Recreation : Management : Tools : Consultation

Consultation as a management tool

The importance of consultation within the management process is stressed by the DETR:

‘To enable the activities of local individuals and enterprises and of statutory users of marine areas to be sustained, together with the conservation of habitats and species, it is essential to promote understanding between all relevant bodies’ (DETR 1998).

To formalise this process, the government suggests that a joint management group, set up by the relevant authorities, should include provision for an advisory group made up of local bodies and individuals with an interest in the mSAC area. In addition, expanded public consultation should take place on any substantive management proposals. Government advice makes clear that this process should continue after designation has been achieved to ensure that management schemes remain effective.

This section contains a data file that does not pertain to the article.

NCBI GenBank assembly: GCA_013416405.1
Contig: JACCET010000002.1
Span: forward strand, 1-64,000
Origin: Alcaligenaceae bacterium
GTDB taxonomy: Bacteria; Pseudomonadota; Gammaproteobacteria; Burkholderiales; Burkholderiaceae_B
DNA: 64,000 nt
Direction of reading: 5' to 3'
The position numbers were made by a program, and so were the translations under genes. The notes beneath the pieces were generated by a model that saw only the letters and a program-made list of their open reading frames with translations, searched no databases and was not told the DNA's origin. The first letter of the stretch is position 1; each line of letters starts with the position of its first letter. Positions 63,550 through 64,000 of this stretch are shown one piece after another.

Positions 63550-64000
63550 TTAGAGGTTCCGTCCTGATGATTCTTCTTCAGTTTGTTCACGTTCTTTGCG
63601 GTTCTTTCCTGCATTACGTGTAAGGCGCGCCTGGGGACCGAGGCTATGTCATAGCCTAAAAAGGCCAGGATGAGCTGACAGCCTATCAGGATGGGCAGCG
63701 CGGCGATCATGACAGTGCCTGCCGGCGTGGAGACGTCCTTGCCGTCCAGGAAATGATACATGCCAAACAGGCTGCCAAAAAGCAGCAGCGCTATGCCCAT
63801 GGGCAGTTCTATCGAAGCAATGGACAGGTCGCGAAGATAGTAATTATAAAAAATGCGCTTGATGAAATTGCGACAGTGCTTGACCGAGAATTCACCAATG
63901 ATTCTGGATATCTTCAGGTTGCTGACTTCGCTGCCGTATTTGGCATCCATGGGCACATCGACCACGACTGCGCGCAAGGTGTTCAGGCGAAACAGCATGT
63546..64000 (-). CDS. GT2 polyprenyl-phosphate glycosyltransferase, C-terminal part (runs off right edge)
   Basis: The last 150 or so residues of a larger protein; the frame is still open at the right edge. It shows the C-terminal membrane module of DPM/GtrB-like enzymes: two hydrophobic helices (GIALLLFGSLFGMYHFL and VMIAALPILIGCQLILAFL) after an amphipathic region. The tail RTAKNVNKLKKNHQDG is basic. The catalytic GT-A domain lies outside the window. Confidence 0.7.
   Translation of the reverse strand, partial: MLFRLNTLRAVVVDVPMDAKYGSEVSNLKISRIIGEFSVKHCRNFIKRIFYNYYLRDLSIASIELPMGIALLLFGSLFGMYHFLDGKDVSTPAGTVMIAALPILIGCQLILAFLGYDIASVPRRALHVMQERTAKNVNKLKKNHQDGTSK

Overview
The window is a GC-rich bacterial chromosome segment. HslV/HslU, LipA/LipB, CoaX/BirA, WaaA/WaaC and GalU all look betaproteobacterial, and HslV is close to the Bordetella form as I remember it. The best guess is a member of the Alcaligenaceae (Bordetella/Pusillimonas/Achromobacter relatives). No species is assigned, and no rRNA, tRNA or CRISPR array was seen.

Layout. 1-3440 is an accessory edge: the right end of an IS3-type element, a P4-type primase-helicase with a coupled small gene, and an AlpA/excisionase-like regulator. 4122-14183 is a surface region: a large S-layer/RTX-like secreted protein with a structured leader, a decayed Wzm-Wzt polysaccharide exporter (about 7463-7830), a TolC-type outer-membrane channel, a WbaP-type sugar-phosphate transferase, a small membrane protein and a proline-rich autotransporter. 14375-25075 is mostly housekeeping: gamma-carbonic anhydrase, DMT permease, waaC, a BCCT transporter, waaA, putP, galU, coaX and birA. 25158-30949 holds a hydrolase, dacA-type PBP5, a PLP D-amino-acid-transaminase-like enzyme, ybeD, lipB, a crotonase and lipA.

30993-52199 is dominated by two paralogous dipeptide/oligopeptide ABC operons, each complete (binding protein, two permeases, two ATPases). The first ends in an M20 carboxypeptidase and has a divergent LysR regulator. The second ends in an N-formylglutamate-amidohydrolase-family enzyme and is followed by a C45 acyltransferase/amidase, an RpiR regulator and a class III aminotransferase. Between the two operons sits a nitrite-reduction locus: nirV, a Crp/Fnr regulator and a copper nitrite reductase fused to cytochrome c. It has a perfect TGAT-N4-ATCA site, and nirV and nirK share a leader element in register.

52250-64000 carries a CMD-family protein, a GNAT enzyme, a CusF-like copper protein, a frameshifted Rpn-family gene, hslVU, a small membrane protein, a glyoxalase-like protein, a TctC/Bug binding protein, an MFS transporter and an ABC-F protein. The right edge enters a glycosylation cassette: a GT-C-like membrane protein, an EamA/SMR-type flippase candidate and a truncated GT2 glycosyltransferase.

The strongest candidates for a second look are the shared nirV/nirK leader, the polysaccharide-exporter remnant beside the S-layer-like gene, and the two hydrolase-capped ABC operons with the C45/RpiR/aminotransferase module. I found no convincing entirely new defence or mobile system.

From a recreation perspective, it is clearly important for the relevant governing bodies, clubs and individuals to be fully involved in this process from the outset. The management initiatives targeted at such participants will only be as successful as the number of recreational participants who support and participate in the process.

It is essential that these bodies are made up of as wide a range of individuals and organisations as possible including representatives from governing bodies, clubs and industry. Organisations and individuals, other than those in traditional policy or decision making positions, should also be encouraged to become involved.

To keep advisory groups to a manageable size, sub-groups or working parties should be established to examine specific topics and feed in to the advisory group.


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